Oil Jumps as USA Supply Limps Back
(Bloomberg) -- Oil climbed above $70 a barrel after a run of three weekly gains as investors tracked the slow restoration of supplies in the Gulf of Mexico and the outlook for demand and inventories over the fourth quarter.
West Texas Intermediate traded 1% higher after rallying 2.3% on Friday, pushing the U.S. benchmark to a slight gain for the week. More than two weeks since Hurricane Ida slammed into the key producing region, almost half of crude output in the U.S. Gulf of Mexico has yet to be restarted, according to the latest tally from the Bureau of Safety and Environmental Enforcement.
The disruption caused by the storm was an “unusual bullish shock” for the market, according to Goldman Sachs Group Inc. Ida was “unique” in having a net bullish impact on U.S. and global oil balances, spurring an estimated decline of about 30 million barrels in inventories so far, which may swell to near 40 million, the bank said in a Sept. 9 note. In a separate report, Goldman picked crude to lead a rally in commodities next quarter.
Oil has pushed higher in recent weeks, paring a quarterly decline, as investors assessed the fallout from the storm and the recovery in demand from the coronavirus pandemic. The move higher has come even as the Organization of Petroleum Exporting Countries and its allies stick with a plan to restore output, and China confirmed an unprecedented release of crude from its stockpiles.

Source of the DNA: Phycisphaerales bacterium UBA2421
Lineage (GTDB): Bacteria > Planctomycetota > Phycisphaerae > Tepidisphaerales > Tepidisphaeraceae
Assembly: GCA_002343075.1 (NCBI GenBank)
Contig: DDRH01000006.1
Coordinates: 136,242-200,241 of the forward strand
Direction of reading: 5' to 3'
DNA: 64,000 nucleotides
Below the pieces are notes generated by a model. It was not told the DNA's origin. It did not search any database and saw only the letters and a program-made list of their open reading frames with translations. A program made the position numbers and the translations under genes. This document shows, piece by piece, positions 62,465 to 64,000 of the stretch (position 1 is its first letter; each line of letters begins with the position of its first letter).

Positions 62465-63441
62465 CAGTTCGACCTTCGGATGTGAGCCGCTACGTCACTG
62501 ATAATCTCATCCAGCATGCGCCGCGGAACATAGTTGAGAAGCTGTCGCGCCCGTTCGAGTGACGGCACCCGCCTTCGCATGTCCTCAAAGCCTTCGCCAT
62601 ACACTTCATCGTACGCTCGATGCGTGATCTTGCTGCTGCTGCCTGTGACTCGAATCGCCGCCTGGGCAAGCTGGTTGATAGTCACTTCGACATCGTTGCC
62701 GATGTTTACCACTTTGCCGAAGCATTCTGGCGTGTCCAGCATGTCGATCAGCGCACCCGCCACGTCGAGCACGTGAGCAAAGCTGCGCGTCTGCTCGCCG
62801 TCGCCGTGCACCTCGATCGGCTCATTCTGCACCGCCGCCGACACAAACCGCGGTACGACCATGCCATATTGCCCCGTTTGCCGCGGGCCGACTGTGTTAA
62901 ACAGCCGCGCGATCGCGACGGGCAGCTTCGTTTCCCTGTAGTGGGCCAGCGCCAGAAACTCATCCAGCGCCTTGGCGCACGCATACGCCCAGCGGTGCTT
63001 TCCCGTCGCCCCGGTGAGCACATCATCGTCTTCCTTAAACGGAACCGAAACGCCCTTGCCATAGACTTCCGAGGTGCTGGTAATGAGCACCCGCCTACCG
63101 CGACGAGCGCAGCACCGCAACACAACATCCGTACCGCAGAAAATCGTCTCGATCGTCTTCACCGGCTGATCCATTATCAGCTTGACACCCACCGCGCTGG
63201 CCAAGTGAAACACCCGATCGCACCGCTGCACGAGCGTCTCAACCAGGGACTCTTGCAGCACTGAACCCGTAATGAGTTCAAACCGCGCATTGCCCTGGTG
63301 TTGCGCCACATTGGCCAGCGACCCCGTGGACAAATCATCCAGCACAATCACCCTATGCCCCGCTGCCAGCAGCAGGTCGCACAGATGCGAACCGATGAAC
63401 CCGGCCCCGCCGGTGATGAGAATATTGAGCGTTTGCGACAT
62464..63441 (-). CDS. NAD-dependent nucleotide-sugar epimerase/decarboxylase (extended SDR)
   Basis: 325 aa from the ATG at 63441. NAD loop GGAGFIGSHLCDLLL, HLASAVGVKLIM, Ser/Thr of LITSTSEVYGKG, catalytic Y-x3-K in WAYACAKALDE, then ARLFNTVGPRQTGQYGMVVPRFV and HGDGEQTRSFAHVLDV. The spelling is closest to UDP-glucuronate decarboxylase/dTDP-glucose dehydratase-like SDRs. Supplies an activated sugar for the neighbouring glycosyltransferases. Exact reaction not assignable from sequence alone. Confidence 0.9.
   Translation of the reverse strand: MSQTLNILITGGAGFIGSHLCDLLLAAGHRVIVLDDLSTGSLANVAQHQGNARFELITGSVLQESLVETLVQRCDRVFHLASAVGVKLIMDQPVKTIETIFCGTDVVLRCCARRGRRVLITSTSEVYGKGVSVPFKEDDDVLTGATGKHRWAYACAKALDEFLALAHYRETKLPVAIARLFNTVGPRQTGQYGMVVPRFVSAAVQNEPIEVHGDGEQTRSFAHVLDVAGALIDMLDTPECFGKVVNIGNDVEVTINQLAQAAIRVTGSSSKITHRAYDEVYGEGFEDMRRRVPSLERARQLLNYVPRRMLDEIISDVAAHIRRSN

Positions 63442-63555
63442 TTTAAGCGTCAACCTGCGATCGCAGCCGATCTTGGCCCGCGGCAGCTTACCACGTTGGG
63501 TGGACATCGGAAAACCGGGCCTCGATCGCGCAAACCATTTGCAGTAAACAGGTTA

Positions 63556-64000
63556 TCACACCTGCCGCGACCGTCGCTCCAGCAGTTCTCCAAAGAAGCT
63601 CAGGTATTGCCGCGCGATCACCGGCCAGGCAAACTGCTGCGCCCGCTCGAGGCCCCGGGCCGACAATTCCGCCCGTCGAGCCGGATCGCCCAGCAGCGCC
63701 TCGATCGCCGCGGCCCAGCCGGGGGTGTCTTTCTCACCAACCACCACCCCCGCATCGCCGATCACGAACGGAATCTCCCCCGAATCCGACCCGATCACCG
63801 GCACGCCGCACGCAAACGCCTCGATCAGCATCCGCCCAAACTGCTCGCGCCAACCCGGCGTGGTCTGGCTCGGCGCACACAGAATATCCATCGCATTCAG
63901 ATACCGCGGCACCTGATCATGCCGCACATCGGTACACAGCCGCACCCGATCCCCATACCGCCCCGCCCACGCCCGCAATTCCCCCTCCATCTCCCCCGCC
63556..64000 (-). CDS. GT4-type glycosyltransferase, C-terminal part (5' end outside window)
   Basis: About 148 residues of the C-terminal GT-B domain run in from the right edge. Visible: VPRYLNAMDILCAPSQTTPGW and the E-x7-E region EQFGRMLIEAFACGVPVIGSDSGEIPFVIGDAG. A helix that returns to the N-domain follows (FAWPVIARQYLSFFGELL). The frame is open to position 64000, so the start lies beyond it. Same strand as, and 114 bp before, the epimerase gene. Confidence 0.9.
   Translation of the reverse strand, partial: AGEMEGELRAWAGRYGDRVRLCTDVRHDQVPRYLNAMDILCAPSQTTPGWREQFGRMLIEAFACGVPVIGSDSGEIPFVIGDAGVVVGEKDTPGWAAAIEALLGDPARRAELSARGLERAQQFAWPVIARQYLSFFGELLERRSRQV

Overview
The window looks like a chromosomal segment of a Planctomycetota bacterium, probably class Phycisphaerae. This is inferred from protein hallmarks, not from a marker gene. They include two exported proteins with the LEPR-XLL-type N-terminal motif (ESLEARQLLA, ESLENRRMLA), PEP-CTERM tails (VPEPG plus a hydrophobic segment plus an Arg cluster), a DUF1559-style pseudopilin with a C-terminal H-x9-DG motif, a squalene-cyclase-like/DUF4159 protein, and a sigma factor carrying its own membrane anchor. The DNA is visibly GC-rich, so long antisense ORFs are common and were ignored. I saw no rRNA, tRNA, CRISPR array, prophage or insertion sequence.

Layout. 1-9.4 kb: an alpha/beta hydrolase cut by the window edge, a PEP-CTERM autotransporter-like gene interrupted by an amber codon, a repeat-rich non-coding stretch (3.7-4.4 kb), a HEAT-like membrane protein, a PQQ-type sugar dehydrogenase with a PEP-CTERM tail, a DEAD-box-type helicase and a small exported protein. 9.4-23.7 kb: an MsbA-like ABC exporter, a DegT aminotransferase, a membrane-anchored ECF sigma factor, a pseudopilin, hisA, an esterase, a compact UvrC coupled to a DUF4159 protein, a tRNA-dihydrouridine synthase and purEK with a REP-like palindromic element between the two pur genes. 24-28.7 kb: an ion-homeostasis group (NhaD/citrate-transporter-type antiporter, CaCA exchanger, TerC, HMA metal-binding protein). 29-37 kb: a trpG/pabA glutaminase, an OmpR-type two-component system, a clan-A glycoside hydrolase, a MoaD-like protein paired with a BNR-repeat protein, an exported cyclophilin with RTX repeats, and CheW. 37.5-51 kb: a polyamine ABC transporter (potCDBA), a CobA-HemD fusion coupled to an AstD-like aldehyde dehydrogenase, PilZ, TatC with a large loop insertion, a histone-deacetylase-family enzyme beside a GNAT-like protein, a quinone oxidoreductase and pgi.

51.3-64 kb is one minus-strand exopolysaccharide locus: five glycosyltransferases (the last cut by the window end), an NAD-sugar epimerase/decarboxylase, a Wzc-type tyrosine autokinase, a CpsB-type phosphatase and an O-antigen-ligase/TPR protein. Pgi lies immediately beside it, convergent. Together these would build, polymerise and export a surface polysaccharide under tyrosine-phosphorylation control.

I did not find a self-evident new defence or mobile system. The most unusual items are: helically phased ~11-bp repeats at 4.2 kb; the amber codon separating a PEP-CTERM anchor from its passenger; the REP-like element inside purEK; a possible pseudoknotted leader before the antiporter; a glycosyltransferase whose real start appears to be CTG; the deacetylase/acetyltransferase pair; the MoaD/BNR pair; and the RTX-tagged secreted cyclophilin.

“The slower-than-expected resumption of U.S. Gulf upstream and downstream capacities post-Ida may have added some bullishness to prices,” said Vandana Hari, founder of Vanda Insights in Singapore. “Still, the balance of bullish and bearish factors on the horizon don’t suggest a price rebound in the making.”
The aftermath of Ida has left about 1.1 million barrels of daily production shuttered in the Gulf of Mexico and it’s unclear when that output will return, a bullish sign, according to Vitol Group, the world’s biggest independent trader.
Later on Monday, OPEC is scheduled to release its latest monthly assessment on worldwide supply and demand as inventories continue to ebb. Nationwide crude stockpiles in the U.S. have sunk to the lowest level since September 2019.
While inventories in key economies are lower, the pandemic remains a concern. In Asia, China is experiencing yet another Covid-19 outbreak caused by the delta variant, with dozens of infections detected in the southeastern province of Fujian less than a month after the nation’s last flare-up was contained.
Brent’s prompt timespread was 67 cents a barrel in backwardation, up from 60 cents a week ago. That’s a bullish pattern, with near-dated prices trading above those further out.
© 2021 Bloomberg L.P.
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